J.J. Abrams’s 2009 reboot of Star Trek is, for me, the ideal blockbuster. It develops characters who are charming and utterly worthy of the audience’s attention and sympathy and allows them to drive the action sequences, which are, while not particularly innovative, at least not mind-numbingly tedious and carry actual weight. Just look at that heartbreakingly brilliant opening scene as evidence that the filmmakers’ understood the rich power of emotion, even in a movie stuffed with CGI, and the importance of making an audience feel before they can be expected to care. Eschewing the notion that escapist entertainment must be brainless and without substance, the film satisfies the heart, mind and pulse, appealing to both diehard Trekkies and franchise virgins like me, to those who simply want to relax and those looking for real quality in their popcorn movies. A sense of fun, lovable characters, excitement and an honest emotional core? What more could you possibly want? Abrams’s sequel strives to find that same delicate balance, but while Star Trek into Darkness is an enjoyable enough flick as it stands, it falls short of the expectations set by the original.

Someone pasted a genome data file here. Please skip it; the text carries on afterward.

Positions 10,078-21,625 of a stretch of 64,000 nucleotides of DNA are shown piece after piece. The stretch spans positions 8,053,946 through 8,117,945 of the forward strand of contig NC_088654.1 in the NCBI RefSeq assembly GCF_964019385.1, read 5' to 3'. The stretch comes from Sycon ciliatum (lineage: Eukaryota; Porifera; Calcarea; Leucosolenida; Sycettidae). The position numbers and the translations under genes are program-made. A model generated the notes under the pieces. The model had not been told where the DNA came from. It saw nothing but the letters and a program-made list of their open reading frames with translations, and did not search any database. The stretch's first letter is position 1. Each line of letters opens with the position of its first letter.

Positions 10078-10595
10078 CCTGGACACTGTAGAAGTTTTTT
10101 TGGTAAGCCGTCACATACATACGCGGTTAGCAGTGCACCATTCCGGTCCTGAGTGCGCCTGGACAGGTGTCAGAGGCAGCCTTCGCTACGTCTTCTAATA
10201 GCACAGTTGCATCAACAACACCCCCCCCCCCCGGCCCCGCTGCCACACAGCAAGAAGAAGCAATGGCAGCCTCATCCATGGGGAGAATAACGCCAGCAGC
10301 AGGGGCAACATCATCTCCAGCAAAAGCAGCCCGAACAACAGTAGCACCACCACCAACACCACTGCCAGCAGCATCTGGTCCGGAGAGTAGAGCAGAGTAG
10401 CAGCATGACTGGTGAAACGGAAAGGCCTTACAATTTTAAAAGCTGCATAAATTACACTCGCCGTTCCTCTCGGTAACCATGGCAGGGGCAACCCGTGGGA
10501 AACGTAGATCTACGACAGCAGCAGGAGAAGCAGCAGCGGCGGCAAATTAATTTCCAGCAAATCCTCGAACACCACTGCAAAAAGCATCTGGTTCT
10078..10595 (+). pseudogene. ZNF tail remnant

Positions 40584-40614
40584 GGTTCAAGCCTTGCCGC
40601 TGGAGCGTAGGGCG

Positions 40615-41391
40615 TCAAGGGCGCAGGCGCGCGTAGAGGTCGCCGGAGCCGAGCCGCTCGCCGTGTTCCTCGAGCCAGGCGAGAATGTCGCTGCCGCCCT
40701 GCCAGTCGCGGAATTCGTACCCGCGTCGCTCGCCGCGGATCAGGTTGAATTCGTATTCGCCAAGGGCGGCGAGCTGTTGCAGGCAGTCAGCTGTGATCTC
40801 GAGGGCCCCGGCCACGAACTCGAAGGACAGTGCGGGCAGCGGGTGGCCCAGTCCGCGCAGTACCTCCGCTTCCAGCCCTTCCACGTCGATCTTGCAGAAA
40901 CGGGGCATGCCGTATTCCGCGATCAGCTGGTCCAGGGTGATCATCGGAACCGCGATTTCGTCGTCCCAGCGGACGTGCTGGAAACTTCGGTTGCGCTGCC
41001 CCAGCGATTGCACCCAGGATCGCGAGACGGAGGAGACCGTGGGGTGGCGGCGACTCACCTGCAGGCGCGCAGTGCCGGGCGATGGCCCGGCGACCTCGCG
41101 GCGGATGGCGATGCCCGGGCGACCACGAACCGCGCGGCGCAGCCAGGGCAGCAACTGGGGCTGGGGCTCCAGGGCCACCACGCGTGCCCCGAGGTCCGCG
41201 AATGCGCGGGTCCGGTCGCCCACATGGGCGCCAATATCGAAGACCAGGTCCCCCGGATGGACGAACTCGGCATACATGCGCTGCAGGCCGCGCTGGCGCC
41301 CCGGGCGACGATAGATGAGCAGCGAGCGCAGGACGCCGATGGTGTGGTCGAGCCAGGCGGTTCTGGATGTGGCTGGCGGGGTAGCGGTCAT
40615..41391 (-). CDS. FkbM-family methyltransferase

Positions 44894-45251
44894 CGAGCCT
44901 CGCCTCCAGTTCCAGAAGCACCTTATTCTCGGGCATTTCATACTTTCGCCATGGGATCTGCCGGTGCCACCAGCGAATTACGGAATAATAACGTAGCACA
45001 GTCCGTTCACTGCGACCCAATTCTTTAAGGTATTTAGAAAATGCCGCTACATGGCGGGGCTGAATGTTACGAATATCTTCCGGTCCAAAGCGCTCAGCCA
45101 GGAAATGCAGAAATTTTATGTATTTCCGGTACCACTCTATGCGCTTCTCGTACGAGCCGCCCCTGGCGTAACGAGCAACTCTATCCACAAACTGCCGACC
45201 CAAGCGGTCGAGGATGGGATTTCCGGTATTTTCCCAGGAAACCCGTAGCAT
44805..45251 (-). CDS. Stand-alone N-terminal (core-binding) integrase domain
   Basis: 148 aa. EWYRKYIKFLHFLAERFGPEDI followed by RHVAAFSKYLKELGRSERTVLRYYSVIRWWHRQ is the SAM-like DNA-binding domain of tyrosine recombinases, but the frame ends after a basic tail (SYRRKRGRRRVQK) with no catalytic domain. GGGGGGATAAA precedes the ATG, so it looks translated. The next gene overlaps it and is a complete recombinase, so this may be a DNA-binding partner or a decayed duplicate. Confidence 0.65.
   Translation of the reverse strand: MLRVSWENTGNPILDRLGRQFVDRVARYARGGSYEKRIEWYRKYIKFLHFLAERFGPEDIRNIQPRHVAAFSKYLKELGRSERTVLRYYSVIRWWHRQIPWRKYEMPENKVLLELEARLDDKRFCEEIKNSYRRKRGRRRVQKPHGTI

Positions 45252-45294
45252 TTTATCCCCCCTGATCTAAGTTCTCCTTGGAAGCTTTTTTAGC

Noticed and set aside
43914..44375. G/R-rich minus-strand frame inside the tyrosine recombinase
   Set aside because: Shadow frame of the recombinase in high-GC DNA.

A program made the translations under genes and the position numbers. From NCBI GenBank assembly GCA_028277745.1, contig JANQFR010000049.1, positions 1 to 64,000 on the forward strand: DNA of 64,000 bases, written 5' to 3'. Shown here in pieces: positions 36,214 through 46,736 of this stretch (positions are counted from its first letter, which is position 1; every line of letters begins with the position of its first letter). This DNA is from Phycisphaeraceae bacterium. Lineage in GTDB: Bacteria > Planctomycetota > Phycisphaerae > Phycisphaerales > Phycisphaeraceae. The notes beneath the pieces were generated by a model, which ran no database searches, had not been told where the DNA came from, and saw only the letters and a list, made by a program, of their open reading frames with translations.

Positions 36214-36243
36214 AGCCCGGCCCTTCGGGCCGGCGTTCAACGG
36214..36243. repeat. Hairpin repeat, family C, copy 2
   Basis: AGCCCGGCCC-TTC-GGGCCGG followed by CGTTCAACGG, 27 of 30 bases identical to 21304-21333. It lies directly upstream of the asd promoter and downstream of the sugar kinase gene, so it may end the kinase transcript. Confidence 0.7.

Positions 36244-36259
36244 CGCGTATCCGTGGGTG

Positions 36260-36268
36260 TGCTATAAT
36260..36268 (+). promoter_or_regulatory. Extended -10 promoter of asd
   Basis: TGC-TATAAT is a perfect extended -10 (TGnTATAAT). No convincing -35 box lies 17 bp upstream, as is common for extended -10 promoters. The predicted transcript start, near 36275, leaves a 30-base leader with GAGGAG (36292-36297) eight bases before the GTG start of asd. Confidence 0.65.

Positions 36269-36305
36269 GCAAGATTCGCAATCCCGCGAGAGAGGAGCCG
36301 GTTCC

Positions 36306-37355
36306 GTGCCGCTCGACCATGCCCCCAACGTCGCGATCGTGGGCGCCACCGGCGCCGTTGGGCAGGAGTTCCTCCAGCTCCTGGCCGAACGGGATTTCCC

In a way, the return of Captain Jim Kirk, Spock and crew falls prey to Hollywood’s “bigger is better” mentality, though it suffers from this less so than something like, say, Iron Man 2 or any number of other blockbuster sequels. With the protagonists’ origin story taken care of, Abrams tackles a more expansive, ambitious plot that focuses less on his characters’ personal growth and relationships and more on external conflicts. This isn’t to say that they completely ditched the character-centric emotionality that highlighted the original, but rather, that the quieter, more dramatic moments scattered throughout have less breathing room and feel more like segue ways from one action set piece to the next, making the proceedings seem rushed and overly hectic. Covering themes of violence and revenge, loyalty and sacrifice, leadership and responsibility, not to mention the usual intuition/logic dichotomy inherent to Kirk’s and Spock’s relationship and an overt but relatively basic 9/11 allegory, the film bursts at the seams with a variety of ideas but doesn’t take or have the time to explore them as thoroughly as it could have. A couple of twists that I won’t describe here and shifting further complicate matters, and certain characters’ motives aren’t always clear, making it seem like some events happen just because the movie needs them to, rather than being causally linked to each other. Perhaps a repeat viewing would clarify some issues, but the convoluted, bloated narrative stands in stark contrast to the stripped-down simplicity of the previous movie.